Yates McKee

  • Paul Chan

    After 9/11, Paul Chan distinguished himself by confronting the world-historical crises of the ensuing decade through a mesmerizing poetic dialogue with predecessors ranging from Henri Matisse to Maurice Blanchot to Martha Rosler. After carrying out a series of virtuosic projects, including Waiting for Godot in New Orleans, 2007; “The 7 Lights,” 2005–2008; and Sade for Sade’s Sake, 2009, Chan retired from the art world proper, focusing instead on his eccentric Badlands Unlimited publishing house. This April, he will mount his first exhibition since this hiatus began, a period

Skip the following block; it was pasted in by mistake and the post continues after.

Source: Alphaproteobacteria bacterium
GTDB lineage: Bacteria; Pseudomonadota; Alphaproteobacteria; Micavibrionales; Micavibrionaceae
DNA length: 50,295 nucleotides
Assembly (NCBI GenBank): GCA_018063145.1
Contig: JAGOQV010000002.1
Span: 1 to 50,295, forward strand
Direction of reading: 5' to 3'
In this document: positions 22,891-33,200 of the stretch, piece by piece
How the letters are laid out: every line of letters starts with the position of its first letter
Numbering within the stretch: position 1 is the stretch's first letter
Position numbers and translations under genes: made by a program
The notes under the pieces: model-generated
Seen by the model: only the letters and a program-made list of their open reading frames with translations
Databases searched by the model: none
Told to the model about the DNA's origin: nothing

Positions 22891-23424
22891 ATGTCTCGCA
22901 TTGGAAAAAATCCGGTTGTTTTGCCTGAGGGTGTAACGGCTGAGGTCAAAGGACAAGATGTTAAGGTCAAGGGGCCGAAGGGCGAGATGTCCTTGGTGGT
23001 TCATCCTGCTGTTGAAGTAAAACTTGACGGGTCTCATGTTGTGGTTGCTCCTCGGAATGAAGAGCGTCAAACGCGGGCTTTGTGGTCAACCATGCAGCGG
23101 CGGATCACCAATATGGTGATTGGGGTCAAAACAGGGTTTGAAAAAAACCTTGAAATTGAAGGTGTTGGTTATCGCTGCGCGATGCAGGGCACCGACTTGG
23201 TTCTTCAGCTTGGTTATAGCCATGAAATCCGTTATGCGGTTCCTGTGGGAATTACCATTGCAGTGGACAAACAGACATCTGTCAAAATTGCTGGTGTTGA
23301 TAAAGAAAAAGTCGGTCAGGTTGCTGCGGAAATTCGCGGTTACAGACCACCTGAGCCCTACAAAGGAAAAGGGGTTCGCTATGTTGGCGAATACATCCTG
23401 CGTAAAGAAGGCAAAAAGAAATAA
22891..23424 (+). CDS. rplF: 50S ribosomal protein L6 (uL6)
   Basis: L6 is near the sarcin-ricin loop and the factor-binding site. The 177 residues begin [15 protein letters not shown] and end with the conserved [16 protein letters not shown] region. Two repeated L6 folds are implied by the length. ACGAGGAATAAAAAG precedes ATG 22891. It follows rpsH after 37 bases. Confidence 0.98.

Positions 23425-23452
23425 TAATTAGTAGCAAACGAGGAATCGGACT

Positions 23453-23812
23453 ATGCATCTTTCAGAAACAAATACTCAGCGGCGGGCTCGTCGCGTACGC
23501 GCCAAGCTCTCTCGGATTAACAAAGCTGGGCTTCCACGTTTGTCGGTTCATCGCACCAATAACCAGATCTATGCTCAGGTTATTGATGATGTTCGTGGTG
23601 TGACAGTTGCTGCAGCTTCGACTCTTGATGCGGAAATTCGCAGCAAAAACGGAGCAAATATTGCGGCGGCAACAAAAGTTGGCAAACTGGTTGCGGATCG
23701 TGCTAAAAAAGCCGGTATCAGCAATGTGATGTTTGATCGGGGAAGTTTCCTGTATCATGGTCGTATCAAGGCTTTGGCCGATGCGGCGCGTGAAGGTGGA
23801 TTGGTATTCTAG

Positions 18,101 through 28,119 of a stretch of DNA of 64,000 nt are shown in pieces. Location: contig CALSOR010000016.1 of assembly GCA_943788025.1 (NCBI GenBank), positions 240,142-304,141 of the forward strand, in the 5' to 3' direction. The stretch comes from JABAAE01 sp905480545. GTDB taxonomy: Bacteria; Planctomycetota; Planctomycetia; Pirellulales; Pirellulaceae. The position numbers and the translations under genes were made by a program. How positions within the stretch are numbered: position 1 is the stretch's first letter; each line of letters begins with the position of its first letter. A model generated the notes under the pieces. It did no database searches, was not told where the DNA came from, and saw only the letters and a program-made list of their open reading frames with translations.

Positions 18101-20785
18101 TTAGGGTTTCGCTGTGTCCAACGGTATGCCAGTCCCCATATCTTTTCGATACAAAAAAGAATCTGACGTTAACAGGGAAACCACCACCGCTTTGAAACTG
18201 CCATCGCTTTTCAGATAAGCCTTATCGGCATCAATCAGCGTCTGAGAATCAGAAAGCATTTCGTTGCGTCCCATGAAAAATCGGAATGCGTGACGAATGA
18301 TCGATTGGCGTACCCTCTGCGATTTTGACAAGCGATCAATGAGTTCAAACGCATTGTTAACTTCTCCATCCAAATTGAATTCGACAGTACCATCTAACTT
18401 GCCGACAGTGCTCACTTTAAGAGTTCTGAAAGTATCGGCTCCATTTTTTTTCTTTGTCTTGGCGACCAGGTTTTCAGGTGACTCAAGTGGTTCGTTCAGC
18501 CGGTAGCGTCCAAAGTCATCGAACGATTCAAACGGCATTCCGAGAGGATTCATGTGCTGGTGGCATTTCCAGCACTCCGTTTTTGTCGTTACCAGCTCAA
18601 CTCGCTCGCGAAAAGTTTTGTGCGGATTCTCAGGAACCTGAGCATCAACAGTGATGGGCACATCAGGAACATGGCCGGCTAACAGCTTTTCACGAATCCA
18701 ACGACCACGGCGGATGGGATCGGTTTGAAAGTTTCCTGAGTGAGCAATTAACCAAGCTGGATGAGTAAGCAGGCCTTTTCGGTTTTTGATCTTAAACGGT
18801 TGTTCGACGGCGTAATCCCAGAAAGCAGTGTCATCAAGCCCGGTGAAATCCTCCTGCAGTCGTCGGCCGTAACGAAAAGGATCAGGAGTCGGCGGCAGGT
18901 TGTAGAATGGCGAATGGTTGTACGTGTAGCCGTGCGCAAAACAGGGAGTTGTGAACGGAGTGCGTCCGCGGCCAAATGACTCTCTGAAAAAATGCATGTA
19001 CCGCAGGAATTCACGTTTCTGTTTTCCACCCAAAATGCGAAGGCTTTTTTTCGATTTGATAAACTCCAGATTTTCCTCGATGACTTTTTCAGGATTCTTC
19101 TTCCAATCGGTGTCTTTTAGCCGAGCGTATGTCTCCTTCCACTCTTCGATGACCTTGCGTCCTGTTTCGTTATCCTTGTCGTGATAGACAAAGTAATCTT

• View of “Helen Mayer Harrison and Newton Harrison,” 2011.

    Helen Mayer Harrison and Newton Harrison

    For figures from John Muir to Ansel Adams and beyond, the Sierra Nevada has long been a locus classicus of the American wilderness sublime. Traditionally represented as a sacred zone of untouched nature standing outside of human history, the transcendentalist landscape imaginary of the Sierra in fact developed in tandem with a range of biopolitical technologies concerning the government of populations, territories, and resources. Ranging from the imperial survey photography of Timothy O’Sullivan to Adams’s own work for the Department of the Interior, this ambivalent history shadows “Sierra